Bone density scanning, also called dual-energy x-ray absorptiometry (DEXA) is an enhanced form of x-ray technology that is used to measure bone density. It is typically performed on the lower spine and hips.
Bone Density Scanning is used to diagnose osteoporosis and assess an individual's risk for developing fractures. It is quick, noninvasive and uses less than 1/10th the dose of a standard chest x-ray. Osteoporosis is a debilitating bone loss condition that affects one in three women after menopause. Although osteoporosis typically afflicts women, men can also develop bone loss. For women, a baseline scan is usually recommended at age 50 or post-menopausal. Subsequent scans are generally ordered every 2 years.
Osteoporosis makes you more likely to break bones because you lose bone mass and density. You may not have any symptoms or pain. The first sign might be a bone fracture.
Things that make osteoporosis more likely include:
Age. Your bone density peaks around age 30. After that, you’ll begin to lose bone mass. So that’s all the more reason to do strength training and weight-bearing exercise and make sure you get enough calcium and vitamin D from your diet to keep your bones as strong as possible as you get older.
Gender. Women over the age of 50 are the most likely people to develop osteoporosis. The condition is 4 times as likely in women than men. Women's lighter, thinner bones and longer life spans are part of the reason they have a higher risk. Men can get osteoporosis, too it’s just less common.
Family history. If your parents or grandparents have had any signs of osteoporosis, such as a fractured hip after a minor fall, you may be more likely to get it, too.
Bone structure and body weight. Petite and thin women have a greater chance of developing osteoporosis. One reason is that they have less bone to lose than women with more body weight and larger frames. Similarly, small-boned, thin men are at greater risk than men with larger frames and more body weight.
Broken bones. If you’ve had fractures before, your bones may not be as strong.
Ethnicity. Research shows that Caucasian and Asian women are more likely to develop osteoporosis than women of other ethnic backgrounds. Hip fractures are also twice as likely to happen in Caucasian women as in African-American women.
Certain diseases. Some diseases such as rheumatoid arthritis raise the odds that you’ll get osteoporosis.
Some medications. Certain prescription medications -- for example, if you take steroids such as prednisone for a long time -- can also boost your odds of getting osteoporosis.
Smoking. It’s bad for your bones. To lower your risk of osteoporosis and fractures -- and many other health problems -- work with your doctor to kick this habit ASAP.
Alcohol. Heavy drinking can lead to thinning of the bones and make fractures more likely.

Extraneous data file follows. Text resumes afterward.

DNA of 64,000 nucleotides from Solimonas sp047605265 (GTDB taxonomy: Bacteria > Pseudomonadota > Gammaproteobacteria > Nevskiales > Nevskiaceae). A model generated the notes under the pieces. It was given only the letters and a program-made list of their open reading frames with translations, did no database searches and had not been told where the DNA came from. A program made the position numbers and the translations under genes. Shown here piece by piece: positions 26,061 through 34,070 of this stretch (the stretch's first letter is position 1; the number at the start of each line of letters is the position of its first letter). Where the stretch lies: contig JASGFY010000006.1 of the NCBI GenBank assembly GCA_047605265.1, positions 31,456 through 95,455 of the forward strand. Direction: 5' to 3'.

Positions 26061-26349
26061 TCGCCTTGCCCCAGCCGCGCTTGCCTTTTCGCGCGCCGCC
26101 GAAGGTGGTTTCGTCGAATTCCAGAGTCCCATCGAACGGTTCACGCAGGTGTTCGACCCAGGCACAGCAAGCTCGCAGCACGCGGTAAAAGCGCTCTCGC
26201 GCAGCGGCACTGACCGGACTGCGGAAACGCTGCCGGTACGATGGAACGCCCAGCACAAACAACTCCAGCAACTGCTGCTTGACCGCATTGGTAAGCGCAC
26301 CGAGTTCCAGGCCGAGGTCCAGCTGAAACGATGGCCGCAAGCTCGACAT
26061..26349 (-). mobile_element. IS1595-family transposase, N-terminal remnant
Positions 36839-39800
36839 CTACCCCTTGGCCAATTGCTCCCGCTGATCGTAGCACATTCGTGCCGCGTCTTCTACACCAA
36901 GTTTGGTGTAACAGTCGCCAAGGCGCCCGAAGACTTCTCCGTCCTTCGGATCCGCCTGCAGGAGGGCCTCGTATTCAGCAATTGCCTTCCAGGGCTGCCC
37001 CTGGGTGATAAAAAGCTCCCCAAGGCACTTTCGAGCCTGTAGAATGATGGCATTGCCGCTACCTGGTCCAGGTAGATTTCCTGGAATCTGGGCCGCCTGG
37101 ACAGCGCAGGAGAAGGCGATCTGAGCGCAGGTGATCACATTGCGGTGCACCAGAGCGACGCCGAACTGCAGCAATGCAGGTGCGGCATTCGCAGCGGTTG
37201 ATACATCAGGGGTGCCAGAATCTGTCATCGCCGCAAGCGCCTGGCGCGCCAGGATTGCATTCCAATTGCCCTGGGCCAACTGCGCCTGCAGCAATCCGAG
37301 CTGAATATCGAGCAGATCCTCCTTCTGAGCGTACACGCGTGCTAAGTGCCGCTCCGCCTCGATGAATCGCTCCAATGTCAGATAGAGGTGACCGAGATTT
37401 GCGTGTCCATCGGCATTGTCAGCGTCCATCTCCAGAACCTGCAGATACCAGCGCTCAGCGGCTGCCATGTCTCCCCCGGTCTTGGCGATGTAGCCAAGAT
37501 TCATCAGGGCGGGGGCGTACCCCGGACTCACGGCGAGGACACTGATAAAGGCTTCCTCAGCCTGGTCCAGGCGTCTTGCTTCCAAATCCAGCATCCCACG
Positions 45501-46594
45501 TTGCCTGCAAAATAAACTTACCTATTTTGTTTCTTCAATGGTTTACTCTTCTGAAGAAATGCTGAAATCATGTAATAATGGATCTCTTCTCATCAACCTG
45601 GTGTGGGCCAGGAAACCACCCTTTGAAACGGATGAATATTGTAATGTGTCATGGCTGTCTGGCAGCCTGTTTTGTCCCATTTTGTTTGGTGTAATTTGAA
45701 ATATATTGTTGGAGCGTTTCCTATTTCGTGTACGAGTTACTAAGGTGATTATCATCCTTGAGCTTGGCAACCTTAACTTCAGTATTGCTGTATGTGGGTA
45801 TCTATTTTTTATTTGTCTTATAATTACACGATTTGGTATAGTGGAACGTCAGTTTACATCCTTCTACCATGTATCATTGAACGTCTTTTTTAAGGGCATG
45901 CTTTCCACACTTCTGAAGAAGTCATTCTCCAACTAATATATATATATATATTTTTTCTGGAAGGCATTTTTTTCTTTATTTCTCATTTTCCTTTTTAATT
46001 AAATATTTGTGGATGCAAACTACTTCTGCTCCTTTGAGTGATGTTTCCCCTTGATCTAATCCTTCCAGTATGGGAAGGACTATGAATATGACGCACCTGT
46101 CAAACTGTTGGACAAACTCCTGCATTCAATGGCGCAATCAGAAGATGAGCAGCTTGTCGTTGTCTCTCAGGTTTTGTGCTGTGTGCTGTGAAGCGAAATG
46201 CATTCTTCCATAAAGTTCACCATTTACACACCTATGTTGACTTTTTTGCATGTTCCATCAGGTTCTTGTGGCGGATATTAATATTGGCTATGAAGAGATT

Our Hologic Horizon DXA Bone Density scanner is “digital”, meaning that we use computers to improve the quality of the images, and at the same time using a lower x-ray dose. Our knowledgeable, professional technologists will put you at ease and answer all of your questions before the exam.
Do not take calcium supplements for at least 24 hours before the exam. Dress comfortably avoiding garments that have zippers, belts or buttons made of metal.
Prior to scanning, our technologist will review your medical history. You will be asked to fill out a Bone Density Questionnaire and screening sheet to review any past surgical history. You can complete this and bring it with you or our technologists will complete it with you.
You may be asked to wear a gown. You will be asked to lie face-up on a padded table. An x-ray detector or arm is located above the table. To assess your spine, your legs are supported on a padded box to flatten the pelvis and lower spine. To assess your hip, your foot will be placed in a brace that rotates your hip inward. In both cases, the detector arm is slowly passed over the hip and spine generating images on a computer monitor. Just relax and remain still for a few seconds. It is a quick and painless procedure. There are no restrictions after the exam.
You can expect a 20-30 minute appointment time, the scan will take about 10 minutes.
Your doctor(s) will receive a full detailed written report from our highly trained radiologists within one day. We can provide you with a CD copy of your exam to bring to your referring physician on your follow-up visit. Our goal is to provide you with the highest level of customer service and image quality in a caring and supportive environment.
If you have any questions or concerns about your procedure, feel free to call us at 203-453-5123 or contact us online.back
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